A Phase 2 Controlled Study of SB206, a Topical Nitric Oxide-Releasing Drug for Extragenital Wart Treatment

October 2018 | Volume 17 | Issue 10 | Original Article | 1100 | Copyright © 2018

Stephen K. Tyring MD PhD,a Theodore Rosen MD,b Brian Berman MD PhD,c Nathan Stasko PhD,d Todd Durham PhD,d Tomoko Maeda-Chubachi MD PhD MBAd

aUniversity of Texas Health Science Center, Houston, TX bBaylor College of Medicine, Houston, TX cUniversity of Miami Miller School of Medicine, Miami, FL, and Center for Clinical; Cosmetic Research, Aventura, FL dNovan, Inc., Morrisville, NC

Abstract

BACKGROUND: Nitric oxide (NO), a free radical gas, is endogenously produced in human cells. In high concentration, NO neutralizes many disease-causing microbes. The topical investigational drug SB206 releases NO and has the potential to treat skin diseases caused by viruses. Genital warts (condyloma acuminata) are primarily caused by human papillomavirus (HPV) types 6 and 11. Available treatments have low tolerability and efficacy rates and are inconvenient for the patient. Genital warts can recur if HPV is incompletely eradicated during treatment. OBJECTIVE: Topical SB206 (berdazimer sodium plus carboxymethyl cellulose hydrogel) was assessed for tolerability, safety, and efficacy for up to12 weeks in patients with external genital and/or perianal warts (EGW/PAW) in a phase 2, double-blind, randomized, dose-escalation study. METHODS: Patients (N=108) were randomly assigned to SB206 or vehicle in a 3:1 ratio: SB206 4% once (QD) or twice daily (BID), 8% QD, 12% QD, or corresponding vehicle. Treatment duration was up to 84 days. The primary efficacy endpoint was complete clearance of baseline EGW/PAW at or before week 12. Pearson’s Chi Square tests compared the efficacy of active vs vehicle treatments. Safety was assessed through adverse event and tolerability reports, physical examination findings, and clinical laboratory test results. RESULTS: In the Intent-to-Treat population, the percentage of patients with complete clearance of baseline EGW/PAW at or before week 12 was higher for SB206 groups than for vehicle groups, with the greatest difference between SB206 12% QD (33.3%; P=0.010) and vehicle QD (4.3%). CONCLUSION: Berdazimer sodium (SB206) plus hydrogel was efficacious and well tolerated in the treatment of EGW/PAW. J Drugs Dermatol. 2018;17(10):1100-1105.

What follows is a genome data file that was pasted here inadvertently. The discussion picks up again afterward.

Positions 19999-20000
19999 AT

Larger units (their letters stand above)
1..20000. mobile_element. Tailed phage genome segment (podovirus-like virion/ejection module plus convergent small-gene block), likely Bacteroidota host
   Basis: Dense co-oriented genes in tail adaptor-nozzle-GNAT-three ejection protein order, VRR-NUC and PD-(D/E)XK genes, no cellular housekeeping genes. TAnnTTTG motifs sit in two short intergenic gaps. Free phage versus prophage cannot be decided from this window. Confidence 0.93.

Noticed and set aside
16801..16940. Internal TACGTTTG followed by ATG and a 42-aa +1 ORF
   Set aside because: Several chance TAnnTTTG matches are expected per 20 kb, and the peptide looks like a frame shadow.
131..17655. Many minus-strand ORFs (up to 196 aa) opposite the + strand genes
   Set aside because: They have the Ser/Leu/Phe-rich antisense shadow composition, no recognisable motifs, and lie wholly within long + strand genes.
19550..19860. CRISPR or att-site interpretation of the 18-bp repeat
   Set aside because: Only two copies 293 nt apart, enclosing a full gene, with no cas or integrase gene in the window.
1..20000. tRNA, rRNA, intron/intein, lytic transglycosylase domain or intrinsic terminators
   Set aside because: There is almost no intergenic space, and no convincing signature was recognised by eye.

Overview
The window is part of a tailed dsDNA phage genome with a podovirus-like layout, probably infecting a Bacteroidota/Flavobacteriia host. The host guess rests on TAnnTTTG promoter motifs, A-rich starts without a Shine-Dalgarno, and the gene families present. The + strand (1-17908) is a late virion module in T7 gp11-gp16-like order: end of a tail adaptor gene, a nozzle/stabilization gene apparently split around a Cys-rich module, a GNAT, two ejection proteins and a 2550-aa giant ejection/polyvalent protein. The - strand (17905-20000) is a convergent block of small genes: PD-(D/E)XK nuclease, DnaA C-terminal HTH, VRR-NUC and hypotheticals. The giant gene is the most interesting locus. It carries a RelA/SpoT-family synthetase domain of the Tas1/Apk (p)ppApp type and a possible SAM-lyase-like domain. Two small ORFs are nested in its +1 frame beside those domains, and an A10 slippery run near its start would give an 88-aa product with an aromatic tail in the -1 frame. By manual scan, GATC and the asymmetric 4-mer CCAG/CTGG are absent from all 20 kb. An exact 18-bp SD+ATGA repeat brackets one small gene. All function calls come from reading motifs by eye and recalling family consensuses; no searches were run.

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INTRODUCTION

Genital warts (condyloma acuminata), mainly caused by human papillomavirus (HPV) types 6 and 11, affect approximately 1% of sexually active adults in the United States and Europe.1,2 More than 1 million new cases of extragenital warts (EGW) and perianal warts (PAW) are diagnosed annually.3,4,5 Although HPV 6 and 11 have low oncogenic potential,6,7,8 other high-risk HPV types may be present concurrently with HPV 6 and 11 and may initiate the development of squamous cell carcinoma.9,3 Even after the successful removal or elimination of EGW/PAW, residual HPV is still a concern as it can lead to recurrence. Existing treatments for EGW/PAW include physician- and patient-applied topical agents, surgery, cryotherapy, laser ablation, and systemic therapy. Topical treatments for EGW/PAW have low tolerability and efficacy rates, and some are inconvenient because they require frequent clinic visits. Although effectiveness varies among EGW/PAW treatments, patients report feeling distressed, embarrassed, and uncomfortable with some treatment options,10 and prefer products they can apply in privacy.11 Of the patient-applied topical treatments, imiquimod has recurrence rates up to 26%12 and is commonly associated with local adverse reactions in the sensitive skin of the genital area, such as, itching, burning, pain, erosions, and the development of vitiligo-like hypopigmentation. Sinecatechin 15% ointment is similar to imiquimod in terms of efficacy, local side effects, and recurrence rates.13 Podophyllotoxin is often irritating and must be washed off 1 to 4 hours after application to avoid systemic absorption.14,15 Trichloroacetic acid is a topical, clinician-applied treatment requiring

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